Your budget app of choice keeps pinging you warnings: “You’ve spent a lot more on groceries lately.”
Yeah, OK, pipe down, buddy. But in truth, this is maybe as much grocery shopping and cooking as you’ve ever done—and you’ve probably been at it for weeks or months. For some of us, takeout isn’t an option. (For those still supporting local restaurants this way, great!) If ever there was a time to not waste ingredients or kitchen time, it’s now. Test Kitchen Director and self-proclaimed “neat freak” Belle English identifies some of our most common mistakes, guiding us to solutions.
1. What’s the Point of a Grocery List?
Everything starts with that gigantic trip to the grocery store. These days in particular, you want to get in and out again as fast as possible. So when you organize your list, says Belle, use an old catering trick, and organize it like your go-to store is laid out. Not just “dairy/ meat/ produce,” but in the order that things pop up as you walk.
2. Who Knows What’s in This Fridge?
Follow that same logic when you get home. Unpack your groceries, disinfect the counter, and stash things in the fridge by type. “I have a dairy section, a meat section, and so on,” says Belle. As your grocer does, pull the old stuff forward in the fridge, and push the newer things to the back. (There’s no better way to make sure you eat those leftovers!)
3. What’s in That Container?
“I label and date things that go in rogue containers,” says Belle. “Otherwise, they get pushed to the back of the fridge.” (We’re looking at you, anonymous stir-fry from last month!) “If it doesn’t have an expiration date, I’ll get tape and add the date I made it and stored it.”
4. Where On Earth Are My Tape and Marker?
If you don’t have tape and marker handy, you won’t label. Consider following Belle’s lead, and keep them in with your forks and knives, which for her is “the drawer right next to my fridge.” Or store it with your Tupperware or whatever you store your food in, she suggests. And consider investing in good clear storage containers for both fridge and pantry!
5. What to Feed These Kids?
Have a section of your fridge just for your kid, whether she’s a year old or 10 years old, says Belle. That means the four bites of dinner from the night before can still be the base of lunch for a little one. And snack drawers that are exclusively for older kids, so they can help themselves, are key. Label and organize them into categories, such as “chips,” “crackers” and “dried fruit.” It will reduce kids’ desire to dump everything out, rifling for The Best Snack.
6. Who Is Responsible for These Furry Berries?
Keep “things that go bad surprisingly quickly, like raspberries and herbs,” in the front of your refrigerator, says Belle. She loves raspberries and always has two or three cartons on hand, “but they are so delicate.” Put your freshest food right in front of your nose, so you’re folding fresh kale into egg scrambles and soups and popping berries into smoothies. If you’re unsure about the shelf lives of foods, not to worry: There are really good resources for understanding the shelf life of foods (and another for preserving freshness).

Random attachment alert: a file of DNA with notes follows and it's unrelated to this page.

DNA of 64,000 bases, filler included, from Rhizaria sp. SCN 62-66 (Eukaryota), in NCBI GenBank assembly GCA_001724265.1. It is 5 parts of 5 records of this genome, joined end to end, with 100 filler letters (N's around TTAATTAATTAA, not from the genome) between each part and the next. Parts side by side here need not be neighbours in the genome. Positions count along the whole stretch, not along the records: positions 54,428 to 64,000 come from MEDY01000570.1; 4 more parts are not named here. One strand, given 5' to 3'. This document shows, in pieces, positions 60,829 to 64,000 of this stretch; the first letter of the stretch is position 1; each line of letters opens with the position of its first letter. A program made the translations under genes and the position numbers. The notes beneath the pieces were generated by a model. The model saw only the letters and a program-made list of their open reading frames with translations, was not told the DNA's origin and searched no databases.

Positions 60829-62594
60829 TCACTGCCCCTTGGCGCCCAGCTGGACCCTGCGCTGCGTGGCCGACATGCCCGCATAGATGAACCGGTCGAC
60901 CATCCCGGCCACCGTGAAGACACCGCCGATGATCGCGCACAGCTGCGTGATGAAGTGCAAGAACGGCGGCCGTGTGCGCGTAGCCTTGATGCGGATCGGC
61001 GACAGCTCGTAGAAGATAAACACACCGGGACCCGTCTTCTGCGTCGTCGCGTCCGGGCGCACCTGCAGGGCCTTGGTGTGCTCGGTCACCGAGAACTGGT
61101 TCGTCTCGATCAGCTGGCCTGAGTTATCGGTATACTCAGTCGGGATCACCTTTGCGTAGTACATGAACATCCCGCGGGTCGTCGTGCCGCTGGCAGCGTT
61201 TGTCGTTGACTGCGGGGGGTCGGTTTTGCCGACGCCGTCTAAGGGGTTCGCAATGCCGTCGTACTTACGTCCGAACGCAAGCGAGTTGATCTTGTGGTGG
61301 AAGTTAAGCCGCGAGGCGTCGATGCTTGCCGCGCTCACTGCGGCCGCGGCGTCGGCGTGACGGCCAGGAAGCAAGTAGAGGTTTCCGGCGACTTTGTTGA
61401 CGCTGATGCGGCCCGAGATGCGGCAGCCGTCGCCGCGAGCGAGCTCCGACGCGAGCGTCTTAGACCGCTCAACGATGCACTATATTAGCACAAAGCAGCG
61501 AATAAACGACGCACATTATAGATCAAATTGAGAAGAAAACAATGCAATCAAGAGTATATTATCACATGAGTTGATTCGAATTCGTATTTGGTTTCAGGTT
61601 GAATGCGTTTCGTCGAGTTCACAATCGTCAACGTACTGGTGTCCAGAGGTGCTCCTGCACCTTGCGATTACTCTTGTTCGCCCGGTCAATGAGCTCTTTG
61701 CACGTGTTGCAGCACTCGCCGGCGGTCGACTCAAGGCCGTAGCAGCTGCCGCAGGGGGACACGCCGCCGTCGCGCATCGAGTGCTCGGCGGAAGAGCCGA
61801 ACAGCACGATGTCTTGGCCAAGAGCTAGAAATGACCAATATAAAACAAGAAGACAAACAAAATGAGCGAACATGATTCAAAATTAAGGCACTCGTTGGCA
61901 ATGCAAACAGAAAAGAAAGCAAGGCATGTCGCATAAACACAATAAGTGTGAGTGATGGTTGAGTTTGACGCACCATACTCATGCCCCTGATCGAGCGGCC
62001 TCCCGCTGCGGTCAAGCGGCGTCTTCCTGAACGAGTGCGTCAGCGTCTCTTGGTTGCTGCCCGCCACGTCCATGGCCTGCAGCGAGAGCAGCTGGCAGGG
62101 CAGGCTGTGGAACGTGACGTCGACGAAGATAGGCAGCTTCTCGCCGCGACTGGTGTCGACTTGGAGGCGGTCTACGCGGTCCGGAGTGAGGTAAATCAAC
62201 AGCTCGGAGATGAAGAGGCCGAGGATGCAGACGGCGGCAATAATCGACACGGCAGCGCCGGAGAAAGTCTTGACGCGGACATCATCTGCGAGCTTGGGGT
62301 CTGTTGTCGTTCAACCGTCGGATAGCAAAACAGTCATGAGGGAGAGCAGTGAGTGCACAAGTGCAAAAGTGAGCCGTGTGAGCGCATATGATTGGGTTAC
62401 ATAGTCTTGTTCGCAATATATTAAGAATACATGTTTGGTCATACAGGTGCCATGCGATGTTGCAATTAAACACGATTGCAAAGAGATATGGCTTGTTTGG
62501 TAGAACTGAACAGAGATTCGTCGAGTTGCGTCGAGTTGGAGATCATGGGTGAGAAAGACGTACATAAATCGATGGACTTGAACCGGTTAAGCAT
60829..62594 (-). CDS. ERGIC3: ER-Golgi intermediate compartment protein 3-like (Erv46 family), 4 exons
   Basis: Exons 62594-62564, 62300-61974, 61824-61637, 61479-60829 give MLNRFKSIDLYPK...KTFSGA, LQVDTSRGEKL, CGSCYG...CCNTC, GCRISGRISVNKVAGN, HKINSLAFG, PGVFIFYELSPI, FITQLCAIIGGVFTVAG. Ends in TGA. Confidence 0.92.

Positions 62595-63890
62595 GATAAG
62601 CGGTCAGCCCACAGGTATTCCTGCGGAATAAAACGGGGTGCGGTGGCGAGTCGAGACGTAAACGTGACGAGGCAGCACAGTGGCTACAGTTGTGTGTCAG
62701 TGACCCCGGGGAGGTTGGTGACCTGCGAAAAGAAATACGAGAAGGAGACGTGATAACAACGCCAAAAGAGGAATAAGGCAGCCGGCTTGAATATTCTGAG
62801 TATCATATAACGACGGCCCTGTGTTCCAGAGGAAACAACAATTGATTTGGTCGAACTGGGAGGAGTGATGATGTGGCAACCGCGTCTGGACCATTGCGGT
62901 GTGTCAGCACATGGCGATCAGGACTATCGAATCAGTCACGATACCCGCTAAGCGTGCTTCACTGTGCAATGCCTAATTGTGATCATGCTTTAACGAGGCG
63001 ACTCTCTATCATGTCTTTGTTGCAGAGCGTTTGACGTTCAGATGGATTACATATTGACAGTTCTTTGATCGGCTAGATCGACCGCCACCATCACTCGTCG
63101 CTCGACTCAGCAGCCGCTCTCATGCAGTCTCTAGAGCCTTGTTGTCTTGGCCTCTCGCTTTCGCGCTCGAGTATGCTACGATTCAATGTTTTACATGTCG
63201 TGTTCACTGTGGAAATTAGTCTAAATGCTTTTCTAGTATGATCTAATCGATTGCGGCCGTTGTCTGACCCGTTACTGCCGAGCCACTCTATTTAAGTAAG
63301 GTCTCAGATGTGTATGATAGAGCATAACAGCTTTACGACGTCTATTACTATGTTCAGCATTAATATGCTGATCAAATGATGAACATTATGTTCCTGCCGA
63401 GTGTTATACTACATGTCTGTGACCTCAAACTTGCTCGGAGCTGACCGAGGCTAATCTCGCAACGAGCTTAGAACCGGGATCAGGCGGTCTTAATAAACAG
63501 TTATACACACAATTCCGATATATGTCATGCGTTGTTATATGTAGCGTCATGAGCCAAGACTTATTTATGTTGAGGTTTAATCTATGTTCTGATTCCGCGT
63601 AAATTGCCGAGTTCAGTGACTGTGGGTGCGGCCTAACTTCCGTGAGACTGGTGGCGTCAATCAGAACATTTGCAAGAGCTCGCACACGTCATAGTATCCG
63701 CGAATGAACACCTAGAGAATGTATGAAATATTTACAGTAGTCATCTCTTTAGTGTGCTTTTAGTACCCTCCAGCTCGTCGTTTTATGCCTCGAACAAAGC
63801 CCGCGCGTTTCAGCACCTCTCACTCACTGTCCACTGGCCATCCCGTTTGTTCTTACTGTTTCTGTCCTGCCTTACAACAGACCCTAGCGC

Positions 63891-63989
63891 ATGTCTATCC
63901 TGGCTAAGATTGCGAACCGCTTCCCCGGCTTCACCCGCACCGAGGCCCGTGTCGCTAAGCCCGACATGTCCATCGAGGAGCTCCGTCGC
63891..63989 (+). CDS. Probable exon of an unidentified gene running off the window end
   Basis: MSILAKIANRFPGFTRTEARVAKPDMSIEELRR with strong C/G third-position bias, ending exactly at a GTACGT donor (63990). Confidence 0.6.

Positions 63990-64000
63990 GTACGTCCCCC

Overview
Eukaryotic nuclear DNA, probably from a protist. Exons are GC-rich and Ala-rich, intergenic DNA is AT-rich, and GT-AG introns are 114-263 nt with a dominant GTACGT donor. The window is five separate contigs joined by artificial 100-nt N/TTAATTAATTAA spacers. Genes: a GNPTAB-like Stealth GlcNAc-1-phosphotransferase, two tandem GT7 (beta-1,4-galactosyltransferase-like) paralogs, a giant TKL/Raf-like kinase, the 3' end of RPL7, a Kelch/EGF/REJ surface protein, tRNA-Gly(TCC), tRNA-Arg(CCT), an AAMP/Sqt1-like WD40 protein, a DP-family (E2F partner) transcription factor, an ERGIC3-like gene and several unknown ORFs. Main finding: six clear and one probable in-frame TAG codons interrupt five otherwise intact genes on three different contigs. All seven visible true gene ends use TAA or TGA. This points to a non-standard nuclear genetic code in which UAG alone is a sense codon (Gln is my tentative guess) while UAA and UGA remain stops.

7. How Am I Never Defrosting On Time?
A lot of us who eat meat are stocking up on it by the bushel. (Remember to keep that freezer organized by type of food, too!) But how much are you supposed to defrost at a time? “Have a plan,” says Belle. “Take an extra 10 minutes when you get home to think, ‘What am I gonna eat and what meals am I gonna prepare this week?’” Pretty much every meat freezes really well, she explains. Even if you’re a household of one, as Belle is, take a minute to menu-plan.
8. Who Has Time to Clean?
Before you load in new groceries, “take everything out of the fridge,” says Belle, and clean. This is the time to toss the stuff on the brink of going bed. “Make sure it lasts a few days before you load everything in. Disinfect everything.” (Data on this for the novel coronavirus varies, but it’s best to disinfect counters and wash your hands often.)
9. Why Should I Need to See the Back of My Cupboard?
Consider stackable shelves, turn cabinets into drawers, install pull-out shelves, or use wire racks that split shelves in half. A key move, says Belle, is “taking the extra time to put the bag of chips back where you found it instead of wherever.” If you remember to do this, you’ll be more familiar with what’s in your cabinet—and won’t be inclined to buy six cans of chickpeas when you’re next at the store!
10. This Pile of Cutting Boards is Fine!
For those who stack everything, consider tension rods set into cabinets for cutting boards and baking sheets, rolling baking mats inside of paper towel tubes, and having a specific drawer for everything. Belle is a fan of flipping lids, creating a flat surface, and stacking their pot on top. Don’t forget that you can store things, like frying pans, sideways!
11. I Love My Kitchen Utensil Jumble Drawer
Time to let go of the jumble drawer. Hang the whisks and spatulas above the stove, on the side of a cabinet, or in a dedicated round utensil holder, as Belle does. “All the frequent fliers go right next to the stove for easy access. Whisks, ladles, a little jar of tasting spoons—I keep all of those next to my stove,” Belle says. In drawers, she puts “niche tools” like mini rubber spatulas and pastry brushes.
12. Your Spices Are a Mess
Sure, you say that you love rooting through that spice shelf and having half of them fall on your head every time. But isn’t there a better solution? Consider alphabetical order, at minimum, and magnetic storage, a lazy Susan, or a tiered spice rack if you want to improve your quality of life. Belle swears by her tiered Lucite stacker.
OK, go forth and cook—more peacefully.